Barr then defended himself against accusations of acting as an enforcer and protector for Trump. He vowed that all criminal cases are “handled evenhandedly, based on the law and the facts and without regard to political or personal considerations,” and said that Trump has not tried to get in the middle of any of his decisions in criminal matters.

Barr also said in his opening statement that, despite legitimate fear within the Black community and outrage over the killing of Floyd, more unarmed white men have been killed this year than Black men, and the overall number of police shootings is in a downward trend.

“Nevertheless, every instance of excessive force is unacceptable and must be addressed, as it happening now in Minneapolis,” Barr said.

“I think these concerns are legitimate,” he later added. “At the same time, I think it would be an oversimplification to treat the problem as rooted in some deep-seated racism generally infecting our police departments. It seems far more likely that the problem stems from a complex mix of factors, which can be addressed with focused attention over time.”


Rep. David Cicilline Asked Barr if it Is ‘Ever Appropriate for a President to Solicit or Accept Foreign Assistance in an Election’ & Barr Had Difficulty Answering

Rep. David Cicilline

Getty/Chip SomodevillaRep. David Cicilline

Rhode Island Democratic Rep. David Cicilline grilled Barr on Robert Mueller’s report on the Russia probe, soliciting an awkward moment for Barr.

Cicilline accused Barr of mischaracterizing the Mueller report with his summary, which he released before the full report came out in April 2019. Barr left the “American people stewing with your misleading summary in support of President Trump’s bogus claims of ‘no collusion, no corruption,'” Cicilline said, before asking a direct question.

“Is it ever appropriate for a president to solicit or accept foreign assistance in an election?” Cicilline asked.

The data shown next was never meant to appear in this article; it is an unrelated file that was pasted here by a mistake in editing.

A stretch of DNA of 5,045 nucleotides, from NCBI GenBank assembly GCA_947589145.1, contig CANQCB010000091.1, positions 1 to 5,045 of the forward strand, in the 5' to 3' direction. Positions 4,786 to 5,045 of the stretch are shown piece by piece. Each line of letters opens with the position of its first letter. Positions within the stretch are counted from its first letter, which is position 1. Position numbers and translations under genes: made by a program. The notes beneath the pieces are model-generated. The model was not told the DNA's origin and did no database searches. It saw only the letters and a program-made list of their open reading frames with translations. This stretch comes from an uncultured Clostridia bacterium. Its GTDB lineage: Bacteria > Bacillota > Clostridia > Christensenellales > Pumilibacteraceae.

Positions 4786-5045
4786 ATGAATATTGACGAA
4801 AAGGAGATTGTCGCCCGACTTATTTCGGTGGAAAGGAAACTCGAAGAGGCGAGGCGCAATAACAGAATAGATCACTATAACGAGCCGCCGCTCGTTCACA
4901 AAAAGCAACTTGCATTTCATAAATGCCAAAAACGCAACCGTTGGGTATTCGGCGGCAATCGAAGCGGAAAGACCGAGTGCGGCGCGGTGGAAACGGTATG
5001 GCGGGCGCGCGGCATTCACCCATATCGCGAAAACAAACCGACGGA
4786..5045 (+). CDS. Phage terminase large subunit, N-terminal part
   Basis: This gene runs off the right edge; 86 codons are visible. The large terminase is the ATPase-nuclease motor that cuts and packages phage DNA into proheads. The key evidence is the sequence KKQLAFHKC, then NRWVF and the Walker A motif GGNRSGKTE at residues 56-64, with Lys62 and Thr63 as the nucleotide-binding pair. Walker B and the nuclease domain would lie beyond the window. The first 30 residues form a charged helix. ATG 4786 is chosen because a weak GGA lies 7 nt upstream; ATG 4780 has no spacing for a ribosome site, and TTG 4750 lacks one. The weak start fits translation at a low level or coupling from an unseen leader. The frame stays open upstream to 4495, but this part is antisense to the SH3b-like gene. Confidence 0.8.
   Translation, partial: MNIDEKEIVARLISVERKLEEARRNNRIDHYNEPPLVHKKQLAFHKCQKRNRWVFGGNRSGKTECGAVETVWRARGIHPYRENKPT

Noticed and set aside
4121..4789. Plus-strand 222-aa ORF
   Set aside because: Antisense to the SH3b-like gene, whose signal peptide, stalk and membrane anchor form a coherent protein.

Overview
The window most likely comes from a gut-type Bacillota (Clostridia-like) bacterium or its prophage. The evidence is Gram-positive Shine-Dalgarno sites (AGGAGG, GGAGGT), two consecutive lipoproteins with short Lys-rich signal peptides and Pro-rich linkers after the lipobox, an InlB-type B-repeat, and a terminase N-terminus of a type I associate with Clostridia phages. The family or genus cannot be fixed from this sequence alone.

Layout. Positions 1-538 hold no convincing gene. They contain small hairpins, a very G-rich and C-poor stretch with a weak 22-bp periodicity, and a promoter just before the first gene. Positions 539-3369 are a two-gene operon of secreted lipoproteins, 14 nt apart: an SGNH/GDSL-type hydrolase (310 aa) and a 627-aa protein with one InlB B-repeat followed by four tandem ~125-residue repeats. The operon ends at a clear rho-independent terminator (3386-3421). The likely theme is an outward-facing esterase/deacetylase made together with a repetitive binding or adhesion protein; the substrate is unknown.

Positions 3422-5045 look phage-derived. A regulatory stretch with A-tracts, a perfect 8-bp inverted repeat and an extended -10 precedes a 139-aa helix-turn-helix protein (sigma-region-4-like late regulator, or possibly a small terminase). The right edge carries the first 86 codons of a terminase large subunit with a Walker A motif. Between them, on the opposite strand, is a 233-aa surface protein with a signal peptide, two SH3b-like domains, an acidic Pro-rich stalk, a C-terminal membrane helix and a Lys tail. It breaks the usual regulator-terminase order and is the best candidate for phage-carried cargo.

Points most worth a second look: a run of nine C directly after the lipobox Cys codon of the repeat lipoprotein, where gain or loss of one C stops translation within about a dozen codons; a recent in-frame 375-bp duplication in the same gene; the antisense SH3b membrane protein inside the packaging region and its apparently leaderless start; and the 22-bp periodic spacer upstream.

Barr said, “It depends on what kind of assistance.”

“Is it ever appropriate for the president or a presidential candidate to solicit r accept foreign assistance of any kind in an election,” Cicilline repeated.

After a pause, Barr answered, “No, it’s not.”

“Ok. I’m sorry you had to struggle with that one, Mr. Attorney General,” Cicilline said.


Rep. Cedric Richmond Accused the Justice Department of Systemic Racism’ & Asked Barr to ‘Keep John Lewis’ Name Out of the Department’s Mouth’

GettyRep. John Lewis is presented with the 2010 Medal of Freedom by President Barack Obama.

In his opening statement, Barr had kind words for the late Rep. John Lewis, who he called an “indomitable champion of civil rights and the rule of law.”

Democratic Rep. Cedric Richmond, of Louisiana, thanked Barr for his “eloquent” words, but took the attorney general — and the Department of Justice as a whole — to task for, according to him, furthering systemic racism.

Cedric Richmond to Bill Barr: Keep John Lewis' name out of your mouthvia Fox News2020-07-28T17:56:04Z

“One thing you have in common with your two predecessors, Attorney General Jeff Sessions and Acting Attorney General Matt Whitaker is, when you all came here with your top staff, you brought no Black people,” Richmond said. “That, sir, is systematic racism. That is exactly John Lewis spent his life fighting. So, I would just suggest that actions speak louder than words and you really should keep the name of the Honorable John Lewis out of the Department of Justice’s mouth.”